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A leaky bathtub faucet is more than an annoying drip. The gallons of water wasted by a leaking faucet can add up to higher water bills and can break down the interior faucet parts. Repairing a leaky faucet is generally an easy fix. This guide takes you through the steps of identifying the cause of the problem and how to fix a leaking bathtub faucet without calling for the services of a plumber.
What Causes Bathtub Faucets to Drip?
There are many bathtub faucet designs, from single-hole wall-mounted versions to three-hole center-set tub faucet spouts. A stem or cartridge regulates the flow of water from the mixing valve that the hot and cold water lines run into.
- A cracked or worn washer in the stem is a common source of a dripping bathtub faucet. Each time the water is turned on the washer is pushed against the valve. This repeated friction over time causes the washer to wear out.
- The tub faucet stem or cartridge itself may be the cause of the leak. The faucet stem or cartridge raises and lowers when the faucet handle is turned. This prompts the water flow. If the stem or cartridge is failing, it may not be fully blocking the stream of water.
- Old or worn faucet handles can also be the source of a dripping bathtub faucet. Handles can rust and crack after years of use and may not completely shut off water after each use.
- The pipe to the bathtub faucet spout may be the source of the leak.
Shut Off the Water Supply
The first task is to shut off the water supply to the bathroom. This stops the full flow of water to the house. The shut-off valve is commonly found in the basement or crawlspace of the house. Turn the shut-off valve clockwise to stop the water flow.
In many homes the shut-off valve may be installed outside where the municipal water meter is located. The valve may not have been turned in years, so use an adjustable wrench to twist the valve shut.
Once the water flow has been stopped, turn the handle (or handles) to the “on” position and let any remaining water from the pipes drain into the bathtub.
Remove the Faucet Handle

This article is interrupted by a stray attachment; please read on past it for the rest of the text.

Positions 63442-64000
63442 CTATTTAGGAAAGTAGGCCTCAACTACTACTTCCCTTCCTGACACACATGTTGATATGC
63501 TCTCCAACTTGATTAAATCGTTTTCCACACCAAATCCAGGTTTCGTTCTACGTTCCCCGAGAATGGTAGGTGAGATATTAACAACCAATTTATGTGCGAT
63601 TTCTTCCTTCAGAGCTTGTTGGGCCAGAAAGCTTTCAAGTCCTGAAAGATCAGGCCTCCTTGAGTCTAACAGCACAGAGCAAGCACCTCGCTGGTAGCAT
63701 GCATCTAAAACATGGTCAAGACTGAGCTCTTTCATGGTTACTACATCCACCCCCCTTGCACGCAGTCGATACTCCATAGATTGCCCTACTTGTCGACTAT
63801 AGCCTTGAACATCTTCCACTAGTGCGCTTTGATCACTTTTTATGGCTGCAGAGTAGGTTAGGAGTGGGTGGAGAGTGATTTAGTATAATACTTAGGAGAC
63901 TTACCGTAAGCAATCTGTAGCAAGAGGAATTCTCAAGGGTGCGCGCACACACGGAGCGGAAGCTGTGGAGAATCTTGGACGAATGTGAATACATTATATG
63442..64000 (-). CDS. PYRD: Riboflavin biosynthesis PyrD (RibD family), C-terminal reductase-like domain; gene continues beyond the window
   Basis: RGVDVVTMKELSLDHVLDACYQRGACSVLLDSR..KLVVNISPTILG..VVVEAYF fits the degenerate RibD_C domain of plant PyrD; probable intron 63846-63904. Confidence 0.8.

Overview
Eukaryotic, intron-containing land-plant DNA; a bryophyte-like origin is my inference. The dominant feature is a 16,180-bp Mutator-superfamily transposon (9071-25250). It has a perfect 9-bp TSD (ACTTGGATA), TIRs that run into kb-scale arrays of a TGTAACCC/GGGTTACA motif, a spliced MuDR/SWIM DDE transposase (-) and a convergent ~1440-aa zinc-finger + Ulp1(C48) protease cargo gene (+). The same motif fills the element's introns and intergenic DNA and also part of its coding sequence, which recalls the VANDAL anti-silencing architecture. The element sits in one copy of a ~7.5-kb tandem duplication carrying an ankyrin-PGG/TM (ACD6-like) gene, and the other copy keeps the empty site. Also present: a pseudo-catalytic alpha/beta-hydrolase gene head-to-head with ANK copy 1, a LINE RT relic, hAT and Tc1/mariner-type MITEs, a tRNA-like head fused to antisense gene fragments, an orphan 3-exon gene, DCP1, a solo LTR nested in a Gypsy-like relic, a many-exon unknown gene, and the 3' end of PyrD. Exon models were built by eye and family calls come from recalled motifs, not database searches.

Dismantle the faucet next to get access to the faucet hardware and check the hardware for wear and tear.
Take off the decorative cap and use a screwdriver to loosen the screws in the center of the faucet handle.
Once the screws are removed, tug on the handle to detach it.
Assess the Parts
After removing the handle, examine the stem or cartridge and the inside of the handles to determine what kind of condition they’re in.
Examine the washer, the valve stem or cartridge and the handle, and take note of any parts that appear weak or eroded.
Replace the Faucet Washer
The exposed rubber part at the top of most faucet stems or cartridges is the washer. Many washers are used for specific brands of stems or cartridges, so you may have to have the washer checked to make sure you get a new one that is compatible with the faucet parts.
Replace the washer if it appears cracked or worn.
- Use a socket wrench to loosen the screw holding the washer together.
- Remove the washer and insert a new one, then put the screw back on.
If your tub faucet is still leaking after swapping out this piece, you may need to replace the faucet stem.
Replace the Faucet Stem
The stem or cartridge may be the problem if replacing the washer fails to stop the leak. These steps show how to stop a leaky bathtub faucet if the stem or cartridge is the source of the problem.
- Clear any rust, wax or caulk from around the base.
- Use an adjustable wrench to loosen the bolts that hold it together. If the bolts are located in the wall, use a socket wrench to remove them.
- Remove the stem and install a new one in the fitting using new bolts. Many stems or cartridges are used with specific brands of faucets, so you may have to have the stems or cartridges checked to make sure you get a new one that is compatible with the faucet parts.
- If the bathtub faucet is still dripping after replacing the handle, washer and stem, you may need to replace the entire bathtub spout.
Replace the Handle
Replace the bathtub faucet handle with a new one according to your faucet type.
Turn the water supply back on. Run water from the bathtub faucet and turn it off. Watch if the leak persists.
Check the Faucet Spout
A worn seal on the threads of a short length of pipe leading to the spout may be one more reason for a leaking faucet.
- The first step is to remove the faucet spout. The spout is either a thread-on spout that can be screwed on and off, or a set-screw spout. A small hexagon screw underneath the spout indicates that it is a set-screw spout. Use a wrench or socket wrench to loosen the screw and remove the spout.
- Use a utility knife to score the sealant where the spout and bathtub wall meet for easier removal.
- Remove the length of pipe, called a pipe nipple, with a wrench.
- Wrap the threads of both ends of the nipple with plumber’s tape or Teflon tape.
- Install the nipple into the 90-degree elbow pipe within the wall. Turn the nipple clockwise until it tightens.
- Reattach the faucet spout.
- Turn on the water to flush out any debris.
- Apply a new bead of sealant between the faucet spout and wall.
Knowing how to fix a leaking bathtub faucet can save time and money. Need help identifying a tool or material for fixing a leaking bathtub faucet? Download The Home Depot App to find plumbing repair supplies fast. If the bathroom faucet leak persists, it may be a more serious issue. The Home Depot’s plumbing services can connect you with a professional to find the problem and come up with the solution.